(Received 21 May 1993; accepted 20 July 1993)
| ||Format||Pages||Price|| |
|9||$25||  ADD TO CART|
Tooth crown and root fragments from a crime scene in which the remains were purposefully cremated, crushed and scattered were analyzed using a scanning electron microscope (SEM) in order to aid the identification process. The SEM was used to confirm the presence of parallel striations in tooth enamel and dentine as a means of determining past dental restoration. In the case presented, incinerated tooth fragments of determined type and position were subjected to SEM analysis, and ascertained to have had previous dental work that matched antemortem dental records of a missing person.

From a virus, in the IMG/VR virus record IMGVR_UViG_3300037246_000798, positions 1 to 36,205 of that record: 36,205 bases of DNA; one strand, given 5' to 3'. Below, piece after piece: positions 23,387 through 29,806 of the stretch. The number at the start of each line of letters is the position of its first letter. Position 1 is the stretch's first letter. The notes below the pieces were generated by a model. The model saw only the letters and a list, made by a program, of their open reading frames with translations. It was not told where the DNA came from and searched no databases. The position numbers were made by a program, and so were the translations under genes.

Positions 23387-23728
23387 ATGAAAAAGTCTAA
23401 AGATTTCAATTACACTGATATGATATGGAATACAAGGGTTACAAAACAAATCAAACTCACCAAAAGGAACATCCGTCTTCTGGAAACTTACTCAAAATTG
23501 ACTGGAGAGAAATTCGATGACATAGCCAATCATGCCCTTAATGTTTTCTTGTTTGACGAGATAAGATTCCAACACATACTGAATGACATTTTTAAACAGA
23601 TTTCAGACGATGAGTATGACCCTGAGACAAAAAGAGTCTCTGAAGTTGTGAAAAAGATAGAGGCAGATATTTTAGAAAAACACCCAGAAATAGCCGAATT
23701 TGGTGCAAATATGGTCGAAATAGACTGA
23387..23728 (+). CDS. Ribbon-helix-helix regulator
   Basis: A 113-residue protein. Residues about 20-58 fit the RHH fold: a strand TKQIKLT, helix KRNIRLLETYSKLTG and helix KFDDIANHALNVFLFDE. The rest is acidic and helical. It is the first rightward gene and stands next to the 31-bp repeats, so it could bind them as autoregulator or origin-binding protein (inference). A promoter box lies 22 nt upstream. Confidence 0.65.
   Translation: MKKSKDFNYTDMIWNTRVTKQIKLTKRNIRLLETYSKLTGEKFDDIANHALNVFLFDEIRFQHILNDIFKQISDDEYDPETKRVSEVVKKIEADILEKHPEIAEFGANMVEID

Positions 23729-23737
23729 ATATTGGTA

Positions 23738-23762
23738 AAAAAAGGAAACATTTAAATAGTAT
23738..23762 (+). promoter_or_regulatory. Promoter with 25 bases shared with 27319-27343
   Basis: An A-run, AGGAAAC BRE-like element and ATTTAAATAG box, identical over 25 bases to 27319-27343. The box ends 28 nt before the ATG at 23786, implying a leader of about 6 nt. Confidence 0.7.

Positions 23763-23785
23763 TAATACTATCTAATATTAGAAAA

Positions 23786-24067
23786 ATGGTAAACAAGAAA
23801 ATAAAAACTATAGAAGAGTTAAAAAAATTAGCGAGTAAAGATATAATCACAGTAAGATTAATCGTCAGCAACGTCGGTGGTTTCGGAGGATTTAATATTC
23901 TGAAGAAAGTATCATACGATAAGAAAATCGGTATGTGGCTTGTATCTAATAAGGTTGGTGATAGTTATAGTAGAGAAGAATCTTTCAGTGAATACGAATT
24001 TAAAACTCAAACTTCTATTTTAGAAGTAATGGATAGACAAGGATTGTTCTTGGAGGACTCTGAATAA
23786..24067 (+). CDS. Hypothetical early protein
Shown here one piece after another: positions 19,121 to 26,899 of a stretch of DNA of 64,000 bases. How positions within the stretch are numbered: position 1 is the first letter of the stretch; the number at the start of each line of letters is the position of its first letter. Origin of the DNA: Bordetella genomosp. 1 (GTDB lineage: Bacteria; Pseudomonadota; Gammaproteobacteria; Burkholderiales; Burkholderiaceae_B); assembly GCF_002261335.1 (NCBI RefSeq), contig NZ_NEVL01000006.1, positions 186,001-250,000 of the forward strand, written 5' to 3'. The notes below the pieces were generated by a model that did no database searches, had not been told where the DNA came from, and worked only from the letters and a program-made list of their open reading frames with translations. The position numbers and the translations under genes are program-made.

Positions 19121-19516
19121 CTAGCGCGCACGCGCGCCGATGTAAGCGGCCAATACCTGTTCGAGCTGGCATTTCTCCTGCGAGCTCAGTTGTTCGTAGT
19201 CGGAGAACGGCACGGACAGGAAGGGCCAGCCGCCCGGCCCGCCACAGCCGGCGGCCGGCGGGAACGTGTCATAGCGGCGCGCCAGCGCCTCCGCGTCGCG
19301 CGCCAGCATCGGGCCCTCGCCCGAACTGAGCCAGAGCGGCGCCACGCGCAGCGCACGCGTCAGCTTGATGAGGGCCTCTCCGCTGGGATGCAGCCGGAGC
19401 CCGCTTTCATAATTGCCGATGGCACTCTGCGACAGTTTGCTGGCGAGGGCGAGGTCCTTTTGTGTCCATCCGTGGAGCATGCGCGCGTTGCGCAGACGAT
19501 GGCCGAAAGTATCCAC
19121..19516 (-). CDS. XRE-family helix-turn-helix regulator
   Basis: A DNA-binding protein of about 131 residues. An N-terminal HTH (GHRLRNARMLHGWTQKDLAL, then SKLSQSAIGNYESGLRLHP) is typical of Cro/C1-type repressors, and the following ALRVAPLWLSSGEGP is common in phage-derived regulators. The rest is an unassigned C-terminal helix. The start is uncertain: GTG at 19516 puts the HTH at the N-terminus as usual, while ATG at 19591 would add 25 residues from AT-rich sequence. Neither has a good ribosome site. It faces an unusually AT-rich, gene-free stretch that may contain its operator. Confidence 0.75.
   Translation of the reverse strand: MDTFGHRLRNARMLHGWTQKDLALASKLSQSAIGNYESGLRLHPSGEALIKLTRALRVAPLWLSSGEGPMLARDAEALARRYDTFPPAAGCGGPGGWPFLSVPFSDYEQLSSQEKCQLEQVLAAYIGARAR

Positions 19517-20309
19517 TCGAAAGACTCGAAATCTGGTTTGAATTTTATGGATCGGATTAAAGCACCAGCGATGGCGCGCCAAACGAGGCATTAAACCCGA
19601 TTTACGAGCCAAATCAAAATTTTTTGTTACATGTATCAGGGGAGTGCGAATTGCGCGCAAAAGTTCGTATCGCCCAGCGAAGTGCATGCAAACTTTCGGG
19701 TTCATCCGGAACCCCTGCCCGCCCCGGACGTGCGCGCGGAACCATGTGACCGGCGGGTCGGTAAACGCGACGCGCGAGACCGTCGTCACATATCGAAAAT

Assistant Professor, Laurentian University, Sudbury, Ontario
Stock #: JFS13630J